Let’s take Lanzy Road, immediately north of Kentville, which runs west from Nichols Avenue/Road to Aldershot Road and a community name associated with it, Landsey Corner, for example. How did people arrive at Lanzy as a road name and why did Landsey Corner disappear from usage? And what’s the connection between Lanzy and Landsey? The following column attempts to answer these questions.
On Oct. 9, 1913, the Advertiser carried a notice advertising an auction sale at Landsey Corner, near Kentville. The sale would be held at the residence of Mrs. Eb. Landsey.
When I read the advertisement (which came from the archives of Kentville historian Louis Comeau), I assumed Landsey Corner was one of those place names “near Kentville” that for one reason or another had long gone out of local usage. The reference to the sale site as Landsey Corner, without any explanation as to where it was other than near Kentville, establishes that it was a recognized community name. I figured as well that it was an estate sale and Mrs. Eb. Landsey was a widow.
It was obvious also from the advertisement’s content that Eb. Landsey - we have to assume it was the late Eb. Landsey - had been a prosperous farmer. Listed in the advertisement were farm implements “comprising ploughs, harrows, mowing machines (and) garden tools.” Household furniture and effects were also being auctioned. On the block as well were the farm’s livestock, which consisted of three horses, three cows and a pair of working oxen, along with harness and wagons.
The advertisement in the Advertiser was significant in several ways. Gary Young has been researching the early landowners and roads in various areas north and northeast of Kentville - Aldershot, Pine Woods, Oakdene Avenue, Campbell Road and Middle Dyke Road, for example. The newspaper clipping helped to confirm what he’d discovered about the Landseys, who were African Nova Scotians and early residents of land immediately north of Kentville, especially along what became known as Lanzy Road.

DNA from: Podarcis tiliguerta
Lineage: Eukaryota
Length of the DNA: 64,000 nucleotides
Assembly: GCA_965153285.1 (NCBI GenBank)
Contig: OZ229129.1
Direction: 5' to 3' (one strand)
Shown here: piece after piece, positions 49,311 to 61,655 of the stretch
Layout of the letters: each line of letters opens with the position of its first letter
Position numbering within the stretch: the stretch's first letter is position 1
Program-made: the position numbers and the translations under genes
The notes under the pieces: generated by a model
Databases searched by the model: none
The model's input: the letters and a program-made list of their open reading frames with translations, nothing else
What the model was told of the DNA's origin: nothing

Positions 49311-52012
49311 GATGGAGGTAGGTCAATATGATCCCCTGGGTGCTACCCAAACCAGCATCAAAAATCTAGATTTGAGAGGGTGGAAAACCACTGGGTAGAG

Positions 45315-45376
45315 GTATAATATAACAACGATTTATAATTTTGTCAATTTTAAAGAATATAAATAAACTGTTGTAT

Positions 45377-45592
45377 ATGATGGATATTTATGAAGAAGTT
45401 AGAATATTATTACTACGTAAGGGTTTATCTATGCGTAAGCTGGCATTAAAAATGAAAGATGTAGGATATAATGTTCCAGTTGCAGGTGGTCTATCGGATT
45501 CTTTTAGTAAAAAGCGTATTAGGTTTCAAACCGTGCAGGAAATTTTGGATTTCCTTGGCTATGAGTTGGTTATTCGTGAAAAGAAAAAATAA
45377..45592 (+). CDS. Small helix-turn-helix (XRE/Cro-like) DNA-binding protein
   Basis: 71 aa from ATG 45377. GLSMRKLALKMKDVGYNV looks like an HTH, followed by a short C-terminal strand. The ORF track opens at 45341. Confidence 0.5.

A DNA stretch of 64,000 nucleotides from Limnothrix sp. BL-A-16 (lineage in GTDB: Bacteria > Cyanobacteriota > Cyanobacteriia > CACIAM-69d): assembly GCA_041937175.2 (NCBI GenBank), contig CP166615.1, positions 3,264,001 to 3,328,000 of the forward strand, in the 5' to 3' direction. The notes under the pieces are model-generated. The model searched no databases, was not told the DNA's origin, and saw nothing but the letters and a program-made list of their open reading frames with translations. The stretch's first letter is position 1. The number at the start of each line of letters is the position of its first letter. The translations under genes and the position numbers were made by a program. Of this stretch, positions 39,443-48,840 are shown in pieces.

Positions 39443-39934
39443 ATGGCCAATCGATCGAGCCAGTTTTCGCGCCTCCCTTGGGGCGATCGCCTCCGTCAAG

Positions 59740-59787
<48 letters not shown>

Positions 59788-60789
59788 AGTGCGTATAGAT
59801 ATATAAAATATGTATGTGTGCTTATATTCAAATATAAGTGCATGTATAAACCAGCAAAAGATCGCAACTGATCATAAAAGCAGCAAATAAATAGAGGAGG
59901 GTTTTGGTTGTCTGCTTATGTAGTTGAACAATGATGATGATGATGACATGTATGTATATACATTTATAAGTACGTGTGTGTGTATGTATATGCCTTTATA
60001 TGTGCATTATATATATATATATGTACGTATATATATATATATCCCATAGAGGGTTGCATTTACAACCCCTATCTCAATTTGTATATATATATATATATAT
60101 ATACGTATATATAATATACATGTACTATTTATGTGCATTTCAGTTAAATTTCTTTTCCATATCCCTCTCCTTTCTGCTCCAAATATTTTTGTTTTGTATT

The Eb. Landsey mentioned in the auction sale was Ebenezar Landsey (1851-1913), whose ancestors, among other possibilities, may have been with the Loyalists that arrived here around the time of the American Revolution. Lanzy Road - also spelled Lanzie in municipal records - is named after his relatives.
The Landsey farm was situated about where Lanzy Road, Campbell Road, Upper Church Street and Oakdene Avenue converge on Nichols Avenue/Road. This is the area that was once known as Landsey Corner. Ebenezar Landsey died early in 1913, hence the dissolving of his estate via the action sale. His widow apparently departed from this area shortly after Ebenezar’s death.
The Landsey family, writes Gary Young, was among the first inhabitants of African descent living in the area north of Kentville known as Pine Woods. The road on which many Landseys lived – Lanzy Road - was once known as Shadow Street. Young writes that Landsey is found today only in the name of a road, and that by the 1920s, male Landseys either had died or had moved out of the area.
As suggested by the auction advertisement, Landsey was successful as a farmer, a livelihood curtailed when new roads were put in. Today, the highway cuts through what was once the Landsey property. Much of Landsey’s land was expropriated when road changes were made around his farm. The changes provided a direct route north to communities, farm lands and the Minas Basin, eliminating the huge twist in Upper Church Street.
Now you know some of the story about Lanzy Road and Landsey Corner. What I haven’t gone into is the Landsey connection with some of the early settlers, who were granted land in areas north of Kentville, the Chipmans and Belchers for example, the latter a slave owner. That, as they say, is another story - and it’s a complicated one.